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Yazici, H. (2020). "Feasibility of using waste sweet bay wood (Laurus nobilis L.) in particleboard production," BioRes. 15(4), 8175-8190.


Turkey holds a 95% market share of global sweet bay (Laurus nobilis L.) leaf trade, and it has 25 leaf processing and manufacturing facilities with different capacities. In this study, the usability of waste sweet bay wood (BW) that was removed from bay leaf processing plants was studied. For this purpose, three-layer particleboards were produced by mixing industrial chips (IC) and waste sweet bay wood chips (BWC) at a mixture rate of 0%, 25%, 50%, 75%, and 100%. For panel production, urea formaldehyde adhesive (UF) was used in 10% of the surface layers and in 8% of the middle layer based on dry chip weight. Some mechanical properties, such as bending strength (BS), modulus of elasticity in bending (MOE), internal bond strength (IB) of the test panels, thickness swelling (TS), and water absorption (WA) amounts, were determined. The results showed that all panel groups except group C (25% BWC + 75% IC) met the general purpose panel class (P1) requirements for use in dry conditions according to TS EN 312 (2012). In addition, group A panels (100% BWC) met the requirements of P2 class for the MOE and BS, and group E panels (75% BWC + 25% IC) met the P3 standards. The results showed that BWC could be used to produce particleboard for general purposes, including furniture.

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Feasibility of Using Waste Sweet Bay Wood (Laurus nobilis L.) in Particleboard Production

Hikmet Yazici *

Turkey holds a 95% market share of global sweet bay (Laurus nobilis L.) leaf trade, and it has 25 leaf processing and manufacturing facilities with different capacities. In this study, the usability of waste sweet bay wood (BW) that was removed from bay leaf processing plants was studied. For this purpose, three-layer particleboards were produced by mixing industrial chips (IC) and waste sweet bay wood chips (BWC) at a mixture rate of 0%, 25%, 50%, 75%, and 100%. For panel production, urea formaldehyde adhesive (UF) was used in 10% of the surface layers and in 8% of the middle layer based on dry chip weight. Some mechanical properties, such as bending strength (BS), modulus of elasticity in bending (MOE), internal bond strength (IB) of the test panels, thickness swelling (TS), and water absorption (WA) amounts, were determined. The results showed that all panel groups except group C (25% BWC + 75% IC) met the general purpose panel class (P1) requirements for use in dry conditions according to TS EN 312 (2012). In addition, group A panels (100% BWC) met the requirements of P2 class for the MOE and BS, and group E panels (75% BWC + 25% IC) met the P3 standards. The results showed that BWC could be used to produce particleboard for general purposes, including furniture.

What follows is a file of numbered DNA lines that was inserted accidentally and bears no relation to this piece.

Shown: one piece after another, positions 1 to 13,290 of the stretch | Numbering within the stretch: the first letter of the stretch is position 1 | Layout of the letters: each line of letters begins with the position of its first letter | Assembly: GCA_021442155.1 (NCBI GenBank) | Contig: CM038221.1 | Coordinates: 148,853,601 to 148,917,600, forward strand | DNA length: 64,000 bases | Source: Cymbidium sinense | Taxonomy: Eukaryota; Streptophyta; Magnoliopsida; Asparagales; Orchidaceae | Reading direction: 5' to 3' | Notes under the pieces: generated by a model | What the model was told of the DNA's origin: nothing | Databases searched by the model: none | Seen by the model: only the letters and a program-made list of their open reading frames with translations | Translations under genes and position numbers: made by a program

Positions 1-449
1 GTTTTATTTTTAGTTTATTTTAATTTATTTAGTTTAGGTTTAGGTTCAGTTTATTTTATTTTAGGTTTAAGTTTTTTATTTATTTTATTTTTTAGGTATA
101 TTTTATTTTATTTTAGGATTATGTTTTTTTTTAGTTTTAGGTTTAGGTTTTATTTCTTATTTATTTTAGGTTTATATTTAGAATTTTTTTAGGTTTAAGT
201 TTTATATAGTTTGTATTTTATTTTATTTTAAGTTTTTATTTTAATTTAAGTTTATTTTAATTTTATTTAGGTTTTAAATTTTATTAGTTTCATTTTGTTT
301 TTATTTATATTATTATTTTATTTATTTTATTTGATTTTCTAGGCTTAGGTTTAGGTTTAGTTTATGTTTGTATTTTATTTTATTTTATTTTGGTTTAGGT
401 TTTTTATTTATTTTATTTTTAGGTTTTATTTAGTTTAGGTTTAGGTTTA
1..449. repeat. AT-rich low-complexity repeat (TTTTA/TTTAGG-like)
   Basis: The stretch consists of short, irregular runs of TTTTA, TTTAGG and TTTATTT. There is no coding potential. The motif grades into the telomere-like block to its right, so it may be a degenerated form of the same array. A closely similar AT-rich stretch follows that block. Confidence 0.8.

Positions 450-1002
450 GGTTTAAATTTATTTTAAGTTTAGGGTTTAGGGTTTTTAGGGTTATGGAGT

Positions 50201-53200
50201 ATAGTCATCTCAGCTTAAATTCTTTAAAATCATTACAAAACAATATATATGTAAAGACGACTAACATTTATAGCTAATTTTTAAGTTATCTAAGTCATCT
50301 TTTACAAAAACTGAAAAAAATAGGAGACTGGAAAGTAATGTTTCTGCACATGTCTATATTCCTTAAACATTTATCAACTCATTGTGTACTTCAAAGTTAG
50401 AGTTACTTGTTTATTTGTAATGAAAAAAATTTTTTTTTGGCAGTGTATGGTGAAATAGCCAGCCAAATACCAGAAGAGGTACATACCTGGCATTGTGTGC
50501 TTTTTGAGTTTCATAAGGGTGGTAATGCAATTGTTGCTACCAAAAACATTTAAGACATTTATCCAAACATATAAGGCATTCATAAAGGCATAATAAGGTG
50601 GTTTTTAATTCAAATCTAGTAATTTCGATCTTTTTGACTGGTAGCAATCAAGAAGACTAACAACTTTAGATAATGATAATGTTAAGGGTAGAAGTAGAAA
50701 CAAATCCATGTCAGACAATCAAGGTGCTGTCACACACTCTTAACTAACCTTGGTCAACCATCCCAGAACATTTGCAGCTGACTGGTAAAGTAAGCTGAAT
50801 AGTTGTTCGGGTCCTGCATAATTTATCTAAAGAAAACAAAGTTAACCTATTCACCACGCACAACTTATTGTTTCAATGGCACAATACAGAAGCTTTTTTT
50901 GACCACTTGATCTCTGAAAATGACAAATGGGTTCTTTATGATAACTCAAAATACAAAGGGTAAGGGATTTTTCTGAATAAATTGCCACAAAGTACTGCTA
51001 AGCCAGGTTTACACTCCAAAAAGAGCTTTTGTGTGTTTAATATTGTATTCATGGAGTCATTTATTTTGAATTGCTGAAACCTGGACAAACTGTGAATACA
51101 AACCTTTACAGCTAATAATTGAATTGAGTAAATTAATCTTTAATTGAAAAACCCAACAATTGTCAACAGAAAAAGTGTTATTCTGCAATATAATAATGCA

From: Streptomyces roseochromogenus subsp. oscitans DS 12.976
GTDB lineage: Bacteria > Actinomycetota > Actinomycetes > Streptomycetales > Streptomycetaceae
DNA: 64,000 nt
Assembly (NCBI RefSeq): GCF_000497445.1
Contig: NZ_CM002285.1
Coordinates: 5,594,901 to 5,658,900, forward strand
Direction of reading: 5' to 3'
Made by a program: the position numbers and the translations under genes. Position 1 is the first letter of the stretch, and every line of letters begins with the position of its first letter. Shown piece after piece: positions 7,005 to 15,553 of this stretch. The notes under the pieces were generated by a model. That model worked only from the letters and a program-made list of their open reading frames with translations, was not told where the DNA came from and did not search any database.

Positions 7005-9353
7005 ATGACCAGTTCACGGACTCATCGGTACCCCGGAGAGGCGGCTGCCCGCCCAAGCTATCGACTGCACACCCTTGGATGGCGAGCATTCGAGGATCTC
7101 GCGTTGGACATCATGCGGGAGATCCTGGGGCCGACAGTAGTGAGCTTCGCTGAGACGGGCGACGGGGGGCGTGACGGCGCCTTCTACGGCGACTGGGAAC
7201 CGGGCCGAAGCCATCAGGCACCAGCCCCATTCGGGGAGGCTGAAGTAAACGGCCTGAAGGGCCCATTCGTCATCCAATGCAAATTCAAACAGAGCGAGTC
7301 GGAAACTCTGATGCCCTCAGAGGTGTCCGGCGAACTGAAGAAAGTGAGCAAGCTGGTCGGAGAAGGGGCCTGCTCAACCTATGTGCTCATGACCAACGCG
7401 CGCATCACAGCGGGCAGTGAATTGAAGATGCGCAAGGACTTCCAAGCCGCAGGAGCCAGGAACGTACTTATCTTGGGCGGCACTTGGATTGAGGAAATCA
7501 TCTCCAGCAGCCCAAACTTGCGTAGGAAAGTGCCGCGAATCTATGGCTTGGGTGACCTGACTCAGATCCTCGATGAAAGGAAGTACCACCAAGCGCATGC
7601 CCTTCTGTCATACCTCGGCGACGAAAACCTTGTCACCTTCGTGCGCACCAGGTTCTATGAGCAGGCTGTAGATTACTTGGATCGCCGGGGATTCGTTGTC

Keywords: Laurus nobilis; Particleboard; Waste wood; Mechanical properties; Thickness swelling; Bending strength

Contact information: Design Department, Interior Design Program, Zonguldak Bülent Ecevit University, Çaycuma Vocational School, Çaycuma 67900 Turkey; *Corresponding author: